By JoAnne Castagna, Ed.D.
World renowned Astronomer Dr. Rebecca Oppenheimer describes how it feels to discover something new in the universe, “It’s a tremendous excitement that triggers a lot of internal thoughts. It’s something the rest of the world hasn’t seen and you want to share it with them and make a contribution to human knowledge.”
She said she felt the same when she discovered Lisa Beth Older’s paintings.
Recently, Oppenheimer commissioned Older to create a painting to be hung in the American Museum of Natural History’s Department of Astrophysics in New York City, where she is a curator and chair for the Museum’s Astrophysics Department.
This department is visited by international research scientists, graduate students, celebrities and dignitaries, such as former U.S. President Jimmy Carter, actress Susan Sarandon and Musician David Byrne, who were there recently.
She feels Older’s unique style of blending and bending colorful acrylic paint will help educate people about the outer universe and also their inner universe, which she feels is what artwork is all about. It’s to get people thinking.
Oppenheimer discovered Older, a Chelsea-based artist in New York City, when going to a meeting at 65 Broadway – The landmark American Express Building in Downtown New York City’s Financial District.
In the lobby, she was stopped by a series of paintings that seemed to have grabbed the attention of others as well.
“In an office building where you have hundreds of people going back and forth all of the time. I noticed that people were stopping and looking at her exhibit. I thought this was unusual because people usually are running to appointments. This said to me that these paintings are catching other people’s eyes besides mine,” said Oppenheimer.
Hardship of Hope Exhibit
The exhibit is called Hardship of Hope, and it is Older’s first solo exhibit in Manhattan. She was commissioned by the building’s management to create a series of eight 36 by 48 inch paintings using her unique painting style.
Older said, “Hardship of Hope represents my life and the life of all others who face challenges which can be overcome. Hope kept me going; hope keeps us all going.” To learn more about the Hardship of Hope Exhibit please read the sidebar.
When Oppenheimer, also an art enthusiast and collector, saw the exhibit she was attracted to Older’s unique style, “I love her use of heavy coats of paint with a lot of texture and her unusual color combinations,” said Oppenheimer.
Older calls her technique “blending and bending” paint. “My art of bending and blending paint is a reflection of the complexity of our society and the times we live in today. We live in a “texturized” society with a cross blend of cultures, buildings, food, technologies, creative energy and expressions – a sensory overload. These impressions translate into my work, which is rather perceptual than conceptual,” said Older.
Older begins her technique by blending a wide array of different colors of acrylic paint on a canvas. She believes all colors match.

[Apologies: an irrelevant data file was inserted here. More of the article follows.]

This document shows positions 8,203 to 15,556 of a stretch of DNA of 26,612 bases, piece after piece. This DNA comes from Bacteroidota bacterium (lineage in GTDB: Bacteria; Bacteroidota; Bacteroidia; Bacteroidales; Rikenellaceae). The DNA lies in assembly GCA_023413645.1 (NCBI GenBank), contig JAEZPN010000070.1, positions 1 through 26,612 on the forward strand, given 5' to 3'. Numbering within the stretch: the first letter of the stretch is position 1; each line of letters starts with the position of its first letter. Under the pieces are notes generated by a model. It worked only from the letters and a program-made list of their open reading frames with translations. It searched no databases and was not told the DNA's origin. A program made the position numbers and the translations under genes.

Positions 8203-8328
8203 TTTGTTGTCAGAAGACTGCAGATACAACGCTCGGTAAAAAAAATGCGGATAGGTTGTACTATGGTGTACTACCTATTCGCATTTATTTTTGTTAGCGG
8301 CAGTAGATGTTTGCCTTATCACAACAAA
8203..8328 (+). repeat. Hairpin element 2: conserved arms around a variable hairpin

She then bends the paint to get a texture. She said many artists blend, but she has not seen anyone bend the paint. Older said, “Maybe someone is doing it in another universe or galaxy!”
She bends the paint by digging into the paint with a Butcher Knife or other object and blends it in a certain way so that it becomes like a rainbow of colors in one stroke. “I use my subconscious to bend it and show the layers below,” said Older.
Other objects she uses include brushes, knives, forks and pencils. She said the bend has to come out just right because it can’t be reworked.
She then lets the paint dry slightly and then she layers, maneuvers, manipulates bends and stretches the paint into unworldly shapes.
She describes the results as imaginative, indulgent, sensual, emotional, energetic, quite three dimensional and esoteric.
Description of Style
To describe her style Older provides this analogy, “When you were a child you may have been given an exercise in kindergarten where you color a piece of paper with many different colors and then you cover it with black wax and then you scrape off the black wax.”
“When you scrape, you know what you’re going to get and it’s always nice as long as you trust the process. I liken my artwork to that,” said Older.
She describes her artwork as abstract expressionism. Her artwork has been compared to the works of the famous Abstract Expressionist Artist Jackson Pollock, who became known for his drip technique, who she said she does not emulate.
However, she is like Pollock in that she taps into her subconscious mind and the energy of her inner and outer universe when creating her work.
“I know there is a universe in there because I don’t plan to make this. Whatever I am making I’m approaching with a blank slate. But something inside of me is compelling me to the paint store, compelling me to pick out certain colors, dictating to me how it is going to come out and lets me know when it’s completed,” said Older.